The Rear Window Dress: Planning and Design
(You can read all posts about the Rear Window Dress.)
First things first. I needed to take stock of what I had and what I needed. I thought it might be best to take the dress apart first, to make sure that I could use the pieces and put them back together again without too much damage to the already-torn netting. But how far did I need to take it apart? I wouldn’t be sure until I had settled on an overall design. Then again, how could I settle on an overall design until I had taken it apart? I seemed to be at an impasse.
I turned the garment inside-out and examined the construction again. Hmm. This thing was going to need to come apart in layers. But I was satisfied that it could be done and that once done, the existing skirt could easily be attached to a new bodice. Just about any bodice, really, so I decided to start there.
I knew I didn’t want to simply create a facsimile of the original Rear Window Dress. Instead, I wanted to create a tribute to the original, in a way that made use of as much of the existing skirt beading as possible. But the black, deep-V bodice of the original was a must, so I quickly decided a new bodice would have to be made from scratch. To that end, I immediately began a search for just the right pattern.
Voilá! There was Vintage Vogue 1172. It had the perfect look, the perfect lines, and a side seam zipper on the left. Even better, I already had it in my pattern library.
The closure location was important in deciding to use this pattern, since the existing dress also had a left zipper closure that needed to come out in order to detach the skirt from the bodice. All of the skirt layers seemed to be sewn together in this spot for stability, so I was doubtful that I could either successfully remove the seams without ripping the tulle netting or sew the seam closed and still have it lay as flat as the opposite side. I was confident now that I could leave the layers as-is and use the existing seam allowance to put in a new zipper. Then I wouldn’t have to worry about adapting the skirt for a back seam or rethinking major construction details. Easy.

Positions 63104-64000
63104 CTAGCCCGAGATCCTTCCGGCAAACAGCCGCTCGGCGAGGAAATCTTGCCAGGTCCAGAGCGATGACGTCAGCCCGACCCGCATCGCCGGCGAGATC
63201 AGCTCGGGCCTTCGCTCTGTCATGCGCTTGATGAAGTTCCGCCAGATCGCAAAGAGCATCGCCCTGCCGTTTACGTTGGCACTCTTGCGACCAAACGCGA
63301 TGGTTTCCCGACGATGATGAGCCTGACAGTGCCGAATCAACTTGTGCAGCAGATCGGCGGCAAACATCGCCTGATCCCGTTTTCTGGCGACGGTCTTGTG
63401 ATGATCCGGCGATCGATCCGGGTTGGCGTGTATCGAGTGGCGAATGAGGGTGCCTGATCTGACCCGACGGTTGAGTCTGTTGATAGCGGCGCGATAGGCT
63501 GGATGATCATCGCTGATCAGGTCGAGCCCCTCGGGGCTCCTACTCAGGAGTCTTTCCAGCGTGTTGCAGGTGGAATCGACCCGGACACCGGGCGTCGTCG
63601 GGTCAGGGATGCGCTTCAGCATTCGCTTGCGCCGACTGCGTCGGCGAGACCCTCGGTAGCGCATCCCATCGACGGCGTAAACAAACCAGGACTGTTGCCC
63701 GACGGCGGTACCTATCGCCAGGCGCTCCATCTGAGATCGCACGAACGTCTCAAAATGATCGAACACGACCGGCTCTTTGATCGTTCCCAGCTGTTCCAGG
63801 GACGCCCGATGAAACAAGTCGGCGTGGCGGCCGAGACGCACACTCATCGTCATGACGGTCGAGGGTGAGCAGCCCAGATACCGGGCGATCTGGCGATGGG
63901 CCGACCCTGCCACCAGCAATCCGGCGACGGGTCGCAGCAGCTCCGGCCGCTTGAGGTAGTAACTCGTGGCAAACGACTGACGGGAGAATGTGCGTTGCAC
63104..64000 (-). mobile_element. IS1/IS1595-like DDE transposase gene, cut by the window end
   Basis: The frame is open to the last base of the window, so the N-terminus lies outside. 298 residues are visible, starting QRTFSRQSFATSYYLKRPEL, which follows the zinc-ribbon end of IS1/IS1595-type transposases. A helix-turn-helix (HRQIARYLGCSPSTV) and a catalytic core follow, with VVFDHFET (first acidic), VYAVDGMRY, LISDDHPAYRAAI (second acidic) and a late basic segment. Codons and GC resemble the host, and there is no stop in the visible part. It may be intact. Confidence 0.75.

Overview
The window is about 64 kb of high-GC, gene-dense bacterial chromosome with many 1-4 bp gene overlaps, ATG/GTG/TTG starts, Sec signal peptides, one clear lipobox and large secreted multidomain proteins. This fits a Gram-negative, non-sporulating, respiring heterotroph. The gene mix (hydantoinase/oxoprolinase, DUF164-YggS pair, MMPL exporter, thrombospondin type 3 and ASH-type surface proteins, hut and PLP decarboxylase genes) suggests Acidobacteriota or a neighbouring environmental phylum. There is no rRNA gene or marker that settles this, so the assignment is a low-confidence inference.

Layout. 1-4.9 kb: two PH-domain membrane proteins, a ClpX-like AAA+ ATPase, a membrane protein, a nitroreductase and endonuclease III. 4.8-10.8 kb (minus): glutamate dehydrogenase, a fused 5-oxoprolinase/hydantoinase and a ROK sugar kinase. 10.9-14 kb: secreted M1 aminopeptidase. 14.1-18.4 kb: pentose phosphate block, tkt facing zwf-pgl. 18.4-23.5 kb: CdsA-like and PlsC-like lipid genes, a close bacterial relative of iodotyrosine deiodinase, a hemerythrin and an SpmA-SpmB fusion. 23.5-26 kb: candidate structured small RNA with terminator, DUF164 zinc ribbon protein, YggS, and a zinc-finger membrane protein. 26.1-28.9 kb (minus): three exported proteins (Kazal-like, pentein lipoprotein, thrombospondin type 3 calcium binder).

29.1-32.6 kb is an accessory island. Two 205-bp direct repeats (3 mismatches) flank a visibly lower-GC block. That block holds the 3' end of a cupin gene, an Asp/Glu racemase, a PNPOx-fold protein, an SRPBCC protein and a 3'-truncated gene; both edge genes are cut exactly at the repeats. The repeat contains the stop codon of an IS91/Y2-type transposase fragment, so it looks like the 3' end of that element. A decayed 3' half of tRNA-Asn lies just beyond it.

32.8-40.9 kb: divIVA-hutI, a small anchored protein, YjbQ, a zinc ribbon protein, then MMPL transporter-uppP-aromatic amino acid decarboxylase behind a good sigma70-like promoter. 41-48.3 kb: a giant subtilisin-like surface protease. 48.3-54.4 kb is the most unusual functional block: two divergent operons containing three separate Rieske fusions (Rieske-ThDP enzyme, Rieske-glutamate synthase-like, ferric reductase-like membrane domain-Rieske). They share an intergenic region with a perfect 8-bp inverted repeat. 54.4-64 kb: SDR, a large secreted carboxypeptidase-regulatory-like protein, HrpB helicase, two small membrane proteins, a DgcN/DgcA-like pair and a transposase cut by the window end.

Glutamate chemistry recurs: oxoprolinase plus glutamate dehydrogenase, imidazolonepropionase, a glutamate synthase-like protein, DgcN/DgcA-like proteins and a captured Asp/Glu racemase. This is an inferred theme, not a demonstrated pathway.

Having settled on a pattern, I started forming a picture in my mind of the possibilities. It was time for putting them on paper. I grabbed my clipboard, some paper, and a brush pen and sketched it out quickly using the pattern envelope artwork as a template.
Yep. That is what I wanted. Now that I had silenced the cacophony of ideas swirling in my head by committing my vision to paper, I needed fabric. I’m not at all sure what type of fabric was used for the original movie dress bodice. It could have been a stretch knit or a woven satin, for all I knew or cared. But I had already made up my mind what kind of texture I wanted for my bodice: velvet.
But black velvet was not to be found in my stash, beyond a few thin scraps from an embossing project I had done years ago. (Would anyone be interested in a post about how to custom emboss velvet using normal household items?) A trip to the fabric store was in order (like I need an excuse!), but it could wait until tomorrow. (It was rather late at night, as I remember, so a trip at the moment was out of the question.) Best to instead get started on deconstruction in earnest.
I snipped off the rose embellishments and set them aside, hoping to use them again in the final product on a detachable belt. I reached for a seam ripper and my best pair of eyeglasses. Then I settled myself on my bed next to a reading lamp, turned on some music, and began to pick loose the stitches from the bodice lining.